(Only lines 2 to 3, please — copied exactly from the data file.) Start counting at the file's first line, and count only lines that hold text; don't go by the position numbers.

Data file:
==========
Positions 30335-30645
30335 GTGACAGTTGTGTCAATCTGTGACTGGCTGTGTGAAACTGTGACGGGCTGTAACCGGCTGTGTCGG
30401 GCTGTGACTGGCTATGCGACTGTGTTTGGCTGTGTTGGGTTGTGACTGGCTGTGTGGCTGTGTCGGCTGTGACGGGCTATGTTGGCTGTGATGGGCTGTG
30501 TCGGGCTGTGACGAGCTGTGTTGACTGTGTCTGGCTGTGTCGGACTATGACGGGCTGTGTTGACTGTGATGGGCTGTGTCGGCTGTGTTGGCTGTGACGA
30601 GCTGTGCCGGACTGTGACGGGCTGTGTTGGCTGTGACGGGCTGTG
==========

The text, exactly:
30335 GTGACAGTTGTGTCAATCTGTGACTGGCTGTGTGAAACTGTGACGGGCTGTAACCGGCTGTGTCGG
30401 GCTGTGACTGGCTATGCGACTGTGTTTGGCTGTGTTGGGTTGTGACTGGCTGTGTGGCTGTGTCGGCTGTGACGGGCTATGTTGGCTGTGATGGGCTGTG